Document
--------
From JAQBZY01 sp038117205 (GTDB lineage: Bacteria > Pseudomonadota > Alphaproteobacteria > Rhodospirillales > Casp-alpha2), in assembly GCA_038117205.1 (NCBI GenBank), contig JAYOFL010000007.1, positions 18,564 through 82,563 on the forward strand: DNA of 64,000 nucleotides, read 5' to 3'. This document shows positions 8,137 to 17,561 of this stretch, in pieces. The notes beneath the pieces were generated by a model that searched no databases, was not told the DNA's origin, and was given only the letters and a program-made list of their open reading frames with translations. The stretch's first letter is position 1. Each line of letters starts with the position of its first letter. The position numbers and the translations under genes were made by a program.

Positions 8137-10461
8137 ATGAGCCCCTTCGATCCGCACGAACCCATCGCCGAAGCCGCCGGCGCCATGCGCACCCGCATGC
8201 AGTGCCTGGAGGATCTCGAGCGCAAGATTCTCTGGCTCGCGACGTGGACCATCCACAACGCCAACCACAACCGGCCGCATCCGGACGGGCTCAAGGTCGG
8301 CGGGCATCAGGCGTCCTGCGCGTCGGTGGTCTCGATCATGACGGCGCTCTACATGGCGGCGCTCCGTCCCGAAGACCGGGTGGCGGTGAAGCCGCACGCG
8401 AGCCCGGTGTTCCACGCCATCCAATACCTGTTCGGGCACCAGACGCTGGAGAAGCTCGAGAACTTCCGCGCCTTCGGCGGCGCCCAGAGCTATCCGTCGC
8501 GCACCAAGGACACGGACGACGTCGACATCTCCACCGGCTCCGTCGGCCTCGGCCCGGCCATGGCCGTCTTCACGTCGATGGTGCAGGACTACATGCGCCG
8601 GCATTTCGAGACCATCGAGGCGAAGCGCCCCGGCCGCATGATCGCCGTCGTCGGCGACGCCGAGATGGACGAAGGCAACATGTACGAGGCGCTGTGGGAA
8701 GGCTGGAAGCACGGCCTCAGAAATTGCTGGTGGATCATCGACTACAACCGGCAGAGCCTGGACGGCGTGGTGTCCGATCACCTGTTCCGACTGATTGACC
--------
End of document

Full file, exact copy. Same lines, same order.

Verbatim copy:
From JAQBZY01 sp038117205 (GTDB lineage: Bacteria > Pseudomonadota > Alphaproteobacteria > Rhodospirillales > Casp-alpha2), in assembly GCA_038117205.1 (NCBI GenBank), contig JAYOFL010000007.1, positions 18,564 through 82,563 on the forward strand: DNA of 64,000 nucleotides, read 5' to 3'. This document shows positions 8,137 to 17,561 of this stretch, in pieces. The notes beneath the pieces were generated by a model that searched no databases, was not told the DNA's origin, and was given only the letters and a program-made list of their open reading frames with translations. The stretch's first letter is position 1. Each line of letters starts with the position of its first letter. The position numbers and the translations under genes were made by a program.

Positions 8137-10461
8137 ATGAGCCCCTTCGATCCGCACGAACCCATCGCCGAAGCCGCCGGCGCCATGCGCACCCGCATGC
8201 AGTGCCTGGAGGATCTCGAGCGCAAGATTCTCTGGCTCGCGACGTGGACCATCCACAACGCCAACCACAACCGGCCGCATCCGGACGGGCTCAAGGTCGG
8301 CGGGCATCAGGCGTCCTGCGCGTCGGTGGTCTCGATCATGACGGCGCTCTACATGGCGGCGCTCCGTCCCGAAGACCGGGTGGCGGTGAAGCCGCACGCG
8401 AGCCCGGTGTTCCACGCCATCCAATACCTGTTCGGGCACCAGACGCTGGAGAAGCTCGAGAACTTCCGCGCCTTCGGCGGCGCCCAGAGCTATCCGTCGC
8501 GCACCAAGGACACGGACGACGTCGACATCTCCACCGGCTCCGTCGGCCTCGGCCCGGCCATGGCCGTCTTCACGTCGATGGTGCAGGACTACATGCGCCG
8601 GCATTTCGAGACCATCGAGGCGAAGCGCCCCGGCCGCATGATCGCCGTCGTCGGCGACGCCGAGATGGACGAAGGCAACATGTACGAGGCGCTGTGGGAA
8701 GGCTGGAAGCACGGCCTCAGAAATTGCTGGTGGATCATCGACTACAACCGGCAGAGCCTGGACGGCGTGGTGTCCGATCACCTGTTCCGACTGATTGACC